Nickel Mining Industry

Most global nickel production is sourced from magmatic sulphide and lateritic nickel deposits.  Nickel is mined in approximately 20 countries and across all continents. Approximately 2.5 million tonnes of primary nickel are produced and consumed each year, based on 2020 figures. Nickel is also smelted and refined in approximately 25 countries.

Primary nickel is produced and used in the form of ferro-nickel, nickel oxides and other chemicals. Nickel is also recycled in many of its applications, and this is a material source of supply.

Nickel’s key characteristics include a high melting point, relatively low thermal and electrical conductivities, high resistance to corrosion and oxidation, excellent strength and toughness at elevated temperatures and the ability to readily alloy with other metals. In 2020, more than 70% of primary nickel was used in stainless steel production and approximately 10% was used in other steel and non-ferrous (including “super”) alloys. Over 6% was used in batteries with the remainder in other applications.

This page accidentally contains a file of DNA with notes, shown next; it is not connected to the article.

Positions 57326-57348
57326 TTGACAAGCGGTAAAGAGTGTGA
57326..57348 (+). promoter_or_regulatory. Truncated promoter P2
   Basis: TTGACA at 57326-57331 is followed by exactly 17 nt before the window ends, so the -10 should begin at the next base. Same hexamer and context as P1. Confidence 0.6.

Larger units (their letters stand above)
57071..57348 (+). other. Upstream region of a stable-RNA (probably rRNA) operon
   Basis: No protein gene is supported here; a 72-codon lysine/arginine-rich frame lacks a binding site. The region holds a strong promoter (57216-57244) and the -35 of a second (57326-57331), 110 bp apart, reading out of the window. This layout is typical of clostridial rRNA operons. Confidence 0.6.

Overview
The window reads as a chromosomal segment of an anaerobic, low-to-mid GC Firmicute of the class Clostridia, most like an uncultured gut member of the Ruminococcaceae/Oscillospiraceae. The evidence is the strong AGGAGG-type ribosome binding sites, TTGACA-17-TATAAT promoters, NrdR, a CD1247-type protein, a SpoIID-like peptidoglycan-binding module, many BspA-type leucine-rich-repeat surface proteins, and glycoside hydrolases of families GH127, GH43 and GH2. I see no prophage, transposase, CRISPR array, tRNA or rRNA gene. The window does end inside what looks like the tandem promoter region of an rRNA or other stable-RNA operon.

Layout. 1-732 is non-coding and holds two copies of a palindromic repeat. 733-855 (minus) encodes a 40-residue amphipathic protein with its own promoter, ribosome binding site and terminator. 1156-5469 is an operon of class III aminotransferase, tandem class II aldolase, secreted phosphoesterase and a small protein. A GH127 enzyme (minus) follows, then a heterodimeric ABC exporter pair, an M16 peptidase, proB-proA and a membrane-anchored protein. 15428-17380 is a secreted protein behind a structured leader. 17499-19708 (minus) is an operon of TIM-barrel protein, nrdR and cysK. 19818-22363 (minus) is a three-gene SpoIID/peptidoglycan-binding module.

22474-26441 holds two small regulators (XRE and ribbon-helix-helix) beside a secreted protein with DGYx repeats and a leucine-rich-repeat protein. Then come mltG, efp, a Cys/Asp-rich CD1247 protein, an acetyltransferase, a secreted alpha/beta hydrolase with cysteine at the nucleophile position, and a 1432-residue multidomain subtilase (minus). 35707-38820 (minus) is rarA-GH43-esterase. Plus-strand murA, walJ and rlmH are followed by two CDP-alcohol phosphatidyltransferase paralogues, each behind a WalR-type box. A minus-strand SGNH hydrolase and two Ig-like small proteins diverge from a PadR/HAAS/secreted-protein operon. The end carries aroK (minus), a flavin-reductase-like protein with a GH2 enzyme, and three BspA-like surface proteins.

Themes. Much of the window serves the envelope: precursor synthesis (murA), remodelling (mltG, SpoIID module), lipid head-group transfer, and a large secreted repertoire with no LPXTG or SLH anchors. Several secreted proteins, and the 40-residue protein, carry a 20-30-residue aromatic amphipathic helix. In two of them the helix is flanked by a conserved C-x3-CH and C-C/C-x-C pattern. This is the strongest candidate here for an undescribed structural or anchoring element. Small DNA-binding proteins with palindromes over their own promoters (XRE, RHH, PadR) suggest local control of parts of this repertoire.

Nickel demand has increased over time and is correlated with economic development. Global nickel demand increased ~112% from 2000 to 2020. This was mostly driven by Chinese demand, which accounts for ~82% of global demand.

The last 10 years have been characterized by imbalances within the primary nickel market, with oversupply being driven by the increased contribution of swing production from nickel pig iron. Nickel was in deficit from 2016 to 2019, demonstrating the industry’s inelastic response to demand side and upward price pressure.

Nickel’s specific properties will play a key role in global de-carbonization, particularly in the build-out of electric vehicles and energy storage applications. Total nickel demand is forecastto grow by ~167% by 2040, with electric vehicle driven nickel demand forecast to increase ~41x by 2040. The percentage of total nickel demand used in “clean technologies” is also forecast1 to grow from 8% in 2020 to 61% in 2040. Wood Mackenzie1 forecasts a nickel deficit by 2025 due to the paucity of new discoveries, creating material deficit in Class 1 nickel supply, which is key for production of high nickel batteries.


This section was prepared using information derived from publications by the Nickel Institute, the International Nickel Study Group (INSG), the International Energy Agency and Wood Mackenzie, including “Nickel and copper: building blocks for a greener future”, published by Wood Mackenzie, April 4, 2022.